Serious fans of J.K. Rowling’s Harry Potter series might recall that in the book Order of the Phoenix, the character Sirius Black parodies a Christmas song, “God Rest Ye, Merry Gentlemen” (“God Rest Ye, Merry Hippogriffs”).

Readers in Israel, however, who may not be as familiar with the traditional holiday song, read something else.

“Most of my readers were probably Jewish, and there’s no standard, recognizable Hebrew translation for Christmas Carols, so I substituted a well-known Chanukah song,” Gili Bar Hillel, the Hebrew translator of the series, told Entertainment Weekly. The song, “Mi Yimallel (Gvurot Yisrael),” was intended to allow Jewish readers relate.

“There were fans who ridiculed this and said that I was trying to convert Harry to Judaism, but really the point was just to convey the cheer and festivity of making up words to a holiday song,” she says. “I don’t think any of the characters come off as obviously Christian, other than in a vague sort of cultural way, so I didn’t feel it was a huge deal if I substituted one seasonal holiday for another!”

She also struggled to find the right Hebrew phrase of “Pensieve,” a container to store memories. “Translating puns and humor is creative work, and sometimes it’s hard to be inspired when working under tons of pressure and a constant barrage of criticism,” Hillel says. It took her weeks to come up with her translation for Pensieve. In Hebrew, it became “Hagigit,” a portmanteau of “hagig” — a fleeting idea — and “gigit” — a washtub.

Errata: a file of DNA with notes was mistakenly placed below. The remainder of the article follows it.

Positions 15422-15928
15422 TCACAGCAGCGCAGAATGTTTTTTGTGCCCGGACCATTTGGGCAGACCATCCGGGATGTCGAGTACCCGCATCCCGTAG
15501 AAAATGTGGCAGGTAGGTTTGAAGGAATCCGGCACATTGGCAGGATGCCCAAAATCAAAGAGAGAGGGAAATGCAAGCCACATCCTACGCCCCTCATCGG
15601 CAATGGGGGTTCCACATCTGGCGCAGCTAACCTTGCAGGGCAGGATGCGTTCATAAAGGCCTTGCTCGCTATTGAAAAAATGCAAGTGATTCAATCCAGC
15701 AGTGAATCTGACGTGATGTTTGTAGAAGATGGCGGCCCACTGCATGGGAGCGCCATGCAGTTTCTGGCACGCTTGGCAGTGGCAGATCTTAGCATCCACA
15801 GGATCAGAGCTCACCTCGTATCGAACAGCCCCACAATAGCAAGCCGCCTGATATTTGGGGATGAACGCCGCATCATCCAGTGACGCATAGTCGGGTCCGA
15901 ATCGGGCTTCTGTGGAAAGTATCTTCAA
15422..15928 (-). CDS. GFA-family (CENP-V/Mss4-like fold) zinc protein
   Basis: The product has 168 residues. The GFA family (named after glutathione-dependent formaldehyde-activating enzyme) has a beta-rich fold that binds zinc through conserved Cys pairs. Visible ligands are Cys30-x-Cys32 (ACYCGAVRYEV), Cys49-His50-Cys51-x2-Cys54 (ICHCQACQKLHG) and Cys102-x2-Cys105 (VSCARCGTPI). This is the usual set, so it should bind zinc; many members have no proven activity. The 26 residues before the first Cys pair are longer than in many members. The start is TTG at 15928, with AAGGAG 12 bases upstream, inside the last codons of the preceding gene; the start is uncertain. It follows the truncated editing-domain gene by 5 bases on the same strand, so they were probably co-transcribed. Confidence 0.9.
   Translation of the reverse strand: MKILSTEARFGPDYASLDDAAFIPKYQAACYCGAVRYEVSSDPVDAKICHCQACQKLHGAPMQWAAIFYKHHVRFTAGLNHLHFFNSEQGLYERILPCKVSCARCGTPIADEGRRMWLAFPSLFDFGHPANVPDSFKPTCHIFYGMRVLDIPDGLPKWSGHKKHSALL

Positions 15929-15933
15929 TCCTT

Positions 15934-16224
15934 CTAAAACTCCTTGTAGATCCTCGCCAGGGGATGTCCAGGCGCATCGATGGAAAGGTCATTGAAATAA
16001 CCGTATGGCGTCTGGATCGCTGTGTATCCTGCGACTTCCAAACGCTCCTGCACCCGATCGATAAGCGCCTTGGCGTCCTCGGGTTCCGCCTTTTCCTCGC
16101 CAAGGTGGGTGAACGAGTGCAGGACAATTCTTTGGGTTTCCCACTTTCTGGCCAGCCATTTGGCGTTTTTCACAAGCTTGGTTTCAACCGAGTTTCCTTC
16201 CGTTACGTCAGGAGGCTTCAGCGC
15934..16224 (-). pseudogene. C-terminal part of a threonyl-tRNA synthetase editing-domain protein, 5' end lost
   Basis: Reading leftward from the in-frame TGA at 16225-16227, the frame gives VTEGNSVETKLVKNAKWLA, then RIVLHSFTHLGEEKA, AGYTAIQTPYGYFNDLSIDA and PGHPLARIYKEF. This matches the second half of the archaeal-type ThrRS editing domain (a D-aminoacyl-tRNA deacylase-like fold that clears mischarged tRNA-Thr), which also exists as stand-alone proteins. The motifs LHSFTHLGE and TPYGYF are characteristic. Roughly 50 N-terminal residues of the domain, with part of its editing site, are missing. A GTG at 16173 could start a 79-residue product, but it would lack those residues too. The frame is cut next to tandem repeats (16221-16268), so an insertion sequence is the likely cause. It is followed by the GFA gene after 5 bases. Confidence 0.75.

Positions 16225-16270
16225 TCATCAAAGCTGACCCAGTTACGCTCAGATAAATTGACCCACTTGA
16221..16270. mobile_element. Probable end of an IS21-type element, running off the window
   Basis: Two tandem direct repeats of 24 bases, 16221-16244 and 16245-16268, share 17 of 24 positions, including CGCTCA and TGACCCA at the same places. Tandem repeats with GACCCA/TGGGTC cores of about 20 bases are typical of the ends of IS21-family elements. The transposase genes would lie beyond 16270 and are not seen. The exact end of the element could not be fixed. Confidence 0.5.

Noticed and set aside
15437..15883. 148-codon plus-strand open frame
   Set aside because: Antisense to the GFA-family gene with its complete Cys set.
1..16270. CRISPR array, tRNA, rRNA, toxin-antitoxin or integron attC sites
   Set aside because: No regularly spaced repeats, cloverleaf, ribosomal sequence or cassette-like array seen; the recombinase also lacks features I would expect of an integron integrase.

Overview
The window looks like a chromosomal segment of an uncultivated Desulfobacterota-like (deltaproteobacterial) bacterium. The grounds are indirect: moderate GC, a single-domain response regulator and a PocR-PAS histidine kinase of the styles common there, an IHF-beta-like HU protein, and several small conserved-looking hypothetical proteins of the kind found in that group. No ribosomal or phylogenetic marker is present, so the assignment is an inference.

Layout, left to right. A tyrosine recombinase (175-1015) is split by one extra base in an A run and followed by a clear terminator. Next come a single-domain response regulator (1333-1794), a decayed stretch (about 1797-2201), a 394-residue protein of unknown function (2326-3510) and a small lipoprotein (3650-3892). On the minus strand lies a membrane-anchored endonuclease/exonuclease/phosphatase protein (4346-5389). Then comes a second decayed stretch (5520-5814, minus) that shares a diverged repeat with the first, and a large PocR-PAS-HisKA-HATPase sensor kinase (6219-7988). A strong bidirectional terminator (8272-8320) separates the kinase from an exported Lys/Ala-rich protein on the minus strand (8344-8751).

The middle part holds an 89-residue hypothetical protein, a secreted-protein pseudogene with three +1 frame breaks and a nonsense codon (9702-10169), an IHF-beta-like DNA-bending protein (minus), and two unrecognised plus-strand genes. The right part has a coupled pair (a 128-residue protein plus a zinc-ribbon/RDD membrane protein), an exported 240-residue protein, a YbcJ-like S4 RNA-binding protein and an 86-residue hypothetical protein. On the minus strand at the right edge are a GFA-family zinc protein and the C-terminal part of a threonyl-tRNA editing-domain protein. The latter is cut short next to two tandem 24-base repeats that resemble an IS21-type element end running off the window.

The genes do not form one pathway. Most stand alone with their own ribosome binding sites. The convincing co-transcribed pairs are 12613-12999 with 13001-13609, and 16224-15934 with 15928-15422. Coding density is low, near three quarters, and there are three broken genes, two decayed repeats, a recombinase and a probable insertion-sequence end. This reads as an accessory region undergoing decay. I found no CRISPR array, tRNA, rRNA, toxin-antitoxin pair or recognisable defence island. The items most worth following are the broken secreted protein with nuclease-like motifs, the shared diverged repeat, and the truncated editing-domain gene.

It seems that author J.K. Rowling doesn’t mind the liberties Hillel took. Reports JTA, the non-Jewish British writer has recently become a vocal critic of anti-Semitism, using Twitter to identify and rebuke anti-Semitism and calling upon UK non-Jews to start “shouldering the burden.”

And, says JTA, in her newest novel, Lethal White, she includes a character whose obsessive anti-Zionism morphs into anti-Semitism, a depiction that comes at a time of record high anti-Semitism in Britain.